[Python-Dev] Proposal to revert r54204 (splitext change)

Steve Holden steve at holdenweb.com
Thu Mar 15 19:35:39 CET 2007

Phillip J. Eby wrote:
> At 07:45 AM 3/15/2007 +0100, Martin v. Löwis wrote:
>> I apparently took the same position that you now take back then,
>> whereas I'm now leaning towards (or going beyond) the position
>> Tim had back then, who wrote "BTW, if it *weren't* for the code breakage, 
>> I'd be in favor of doing this."
> If it weren't for the code breakage, I'd be in favor too.  That's not the 
> point.
> The point is that how can Python be stable as a language if precedents can 
> be reversed without a migration plan, just because somebody changes their 
> mind?  In another five years, will you change your mind again, and decide 
> to put this back the way it was?
> Speaking as a business person, that seems to me... unwise.  When I found 
> out that this change had been checked in despite all the opposition, my gut 
> reaction was, "I guess I can't rely on Python any more", despite 10 years 
> of working with it, developing open source software with it, and 
> contributing to its development.  Because from a *business* perspective, 
> this sort of flip-flopping means that moving from one "minor" Python 
> version to another is potentially *very* costly.
> The process of having warnings at least ensures that I can *discover* 
> whether my programs depend on some behavior that has changed - rather than 
> having something that used to work and now doesn't.
>> I now believe that this should be done *despite* having been
>> documented and tested (which, as you can see, was documented
>> and tested only match the implemented behavior). That it keeps
>> popping up is proof that the old behavior is deemed incorrect
>> by many people.
> But as you are so fond of pointing out, there is no "many people".  There 
> are only individual people.  That a majority want it one way, means that 
> there is a minority who want it another.  If next year, it becomes more 
> popular to have it the other way, will we switch again?  If a majority of 
> people want braces and required type declarations, will we add them?
> After all, there is *substantial* support for some proposals along those lines!
> Yet, one of the appeals of Python is that it has some sense of what is 
> "right" or "wrong", and some explanation for that rightness or wrongness 
> that doesn't change with the ebb and flow of popular opinion and the 
> current population of a mailing list.
> IMO, Python is not -- or at least should not be -- a popularity contest.
>>> So reject it, or propose to add a new API.
>> Neither is a solution. Rejecting it means it will keep popping up
>> forever.
> Like requests to remove whitespace sensitivity and add braces?
> That a request may keep popping up forever is not an argument for changing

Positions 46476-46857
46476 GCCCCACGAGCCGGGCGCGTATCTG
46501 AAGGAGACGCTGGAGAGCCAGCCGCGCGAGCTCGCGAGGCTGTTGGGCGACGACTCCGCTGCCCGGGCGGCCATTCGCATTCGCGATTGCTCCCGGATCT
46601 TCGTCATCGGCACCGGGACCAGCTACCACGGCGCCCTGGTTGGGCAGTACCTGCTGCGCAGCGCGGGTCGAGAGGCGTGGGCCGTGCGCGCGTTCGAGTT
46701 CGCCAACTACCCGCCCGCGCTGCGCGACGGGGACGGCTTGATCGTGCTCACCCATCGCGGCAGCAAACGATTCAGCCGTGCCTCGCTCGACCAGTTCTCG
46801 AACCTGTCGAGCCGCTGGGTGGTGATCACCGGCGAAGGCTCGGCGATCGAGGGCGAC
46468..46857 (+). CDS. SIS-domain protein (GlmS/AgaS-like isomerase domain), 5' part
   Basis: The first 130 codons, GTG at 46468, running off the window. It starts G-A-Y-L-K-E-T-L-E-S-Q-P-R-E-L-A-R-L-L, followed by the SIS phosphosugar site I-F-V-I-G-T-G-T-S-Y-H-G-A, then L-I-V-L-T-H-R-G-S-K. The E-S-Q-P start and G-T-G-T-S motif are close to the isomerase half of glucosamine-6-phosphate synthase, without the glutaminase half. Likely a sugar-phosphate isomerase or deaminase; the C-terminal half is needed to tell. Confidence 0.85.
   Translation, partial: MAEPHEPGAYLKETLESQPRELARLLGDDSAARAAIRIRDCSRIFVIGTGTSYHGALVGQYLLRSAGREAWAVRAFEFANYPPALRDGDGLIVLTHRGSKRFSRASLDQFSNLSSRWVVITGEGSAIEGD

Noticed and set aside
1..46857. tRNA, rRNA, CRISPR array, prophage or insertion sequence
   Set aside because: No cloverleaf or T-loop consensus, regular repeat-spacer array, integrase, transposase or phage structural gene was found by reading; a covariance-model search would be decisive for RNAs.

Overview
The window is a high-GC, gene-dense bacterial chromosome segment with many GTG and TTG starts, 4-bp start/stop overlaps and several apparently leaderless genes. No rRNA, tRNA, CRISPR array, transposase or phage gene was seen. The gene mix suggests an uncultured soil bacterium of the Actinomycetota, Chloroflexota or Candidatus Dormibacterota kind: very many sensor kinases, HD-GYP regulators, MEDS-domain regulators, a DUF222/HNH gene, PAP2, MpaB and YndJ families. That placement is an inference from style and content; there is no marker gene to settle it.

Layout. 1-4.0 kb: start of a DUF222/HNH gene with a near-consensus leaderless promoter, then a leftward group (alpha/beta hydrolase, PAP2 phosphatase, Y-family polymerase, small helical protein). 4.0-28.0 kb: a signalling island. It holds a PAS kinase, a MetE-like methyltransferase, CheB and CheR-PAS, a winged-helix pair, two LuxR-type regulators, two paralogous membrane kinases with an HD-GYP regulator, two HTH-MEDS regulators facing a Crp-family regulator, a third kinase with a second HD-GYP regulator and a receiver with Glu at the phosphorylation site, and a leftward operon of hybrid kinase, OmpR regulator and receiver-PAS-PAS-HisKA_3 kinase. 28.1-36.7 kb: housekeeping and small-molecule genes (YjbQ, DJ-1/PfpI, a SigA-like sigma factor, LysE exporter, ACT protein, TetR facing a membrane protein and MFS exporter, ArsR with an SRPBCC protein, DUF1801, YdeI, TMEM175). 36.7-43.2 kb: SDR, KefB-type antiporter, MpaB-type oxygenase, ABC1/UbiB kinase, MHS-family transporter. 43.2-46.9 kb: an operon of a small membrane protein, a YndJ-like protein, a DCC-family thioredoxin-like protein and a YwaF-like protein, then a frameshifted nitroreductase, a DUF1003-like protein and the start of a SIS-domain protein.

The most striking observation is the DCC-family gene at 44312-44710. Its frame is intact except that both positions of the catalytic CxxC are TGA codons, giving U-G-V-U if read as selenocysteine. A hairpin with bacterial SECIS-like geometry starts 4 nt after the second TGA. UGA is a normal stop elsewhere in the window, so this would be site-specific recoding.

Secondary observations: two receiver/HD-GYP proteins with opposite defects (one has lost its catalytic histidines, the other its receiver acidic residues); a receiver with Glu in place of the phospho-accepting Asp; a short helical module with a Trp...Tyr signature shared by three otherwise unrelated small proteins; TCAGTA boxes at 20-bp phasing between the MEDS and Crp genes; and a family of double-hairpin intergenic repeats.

> it NOW.  As Tim put it, "Never is often better than *right* now," and it 
> seems to me that this is *exactly* the sort of change for which that saying 
> was coined.
>> The amount of Python code yet to be written is hopefully larger
>> than the code already written (paraphrasing Guido), so in the long run,
>> it should show the right behavior, not the historical one.
> Sure - but by that argument, the amount of code that will be written in 3.0 
> or 3.1 is larger still, and if this behavior's been mostly okay for 9+ 
> years, then fixing it in a year or two should be quite prompt, if you want 
> to look at the historical scale.
> In any case, my main concern about this change isn't whether it's right or 
> wrong -- it's about whether Python provides a stable platform for software 
> development with reasonable migration paths.  *This* change won't actually 
> hurt *me* -- but what will the next change be?  Must everyone who wants 
> some form of stability maintain a constant watch over Python's source changes?
> I gather that your answer is "yes", and that's what disturbs me here.
The impact of this one little change certainly isn't the only issue at 
stake here. But as Mr. Creosote knows, even one little "wafer thin" 
change can lead to a chaotic transformation. Since 2.0 serious efforts 
have been made to maintain, and even promote, the stability and 
backwards compatibility of Python. This has benefited the language.

This particular change looks like gratuitous breakage, no matter how 
sound the reasons for it, and putting it in to 2.6 with 3.0 "just around 
the corner" (though not for production purposes) is guaranteed to upset 
some people and cause adverse reaction.

Now, you might feel (as Guido does) that it doesn't matter what people 
write in their blogs, but I personally want people to perceive Python as 
a language whose development is carefully managed. Consequently I am 
disturbed when a change of this nature is made and it becomes apparent 
that there is no consensus for it.

This is not "prevarication", it's a serious discussion about how such 
issues should be managed.  The current glaring lack is of a sound 
decision-making process. Such breakage-inducing change should be 
reserved for major versions (as was the fix to the socket addressing wart).

Steve Holden       +44 150 684 7255  +1 800 494 3119
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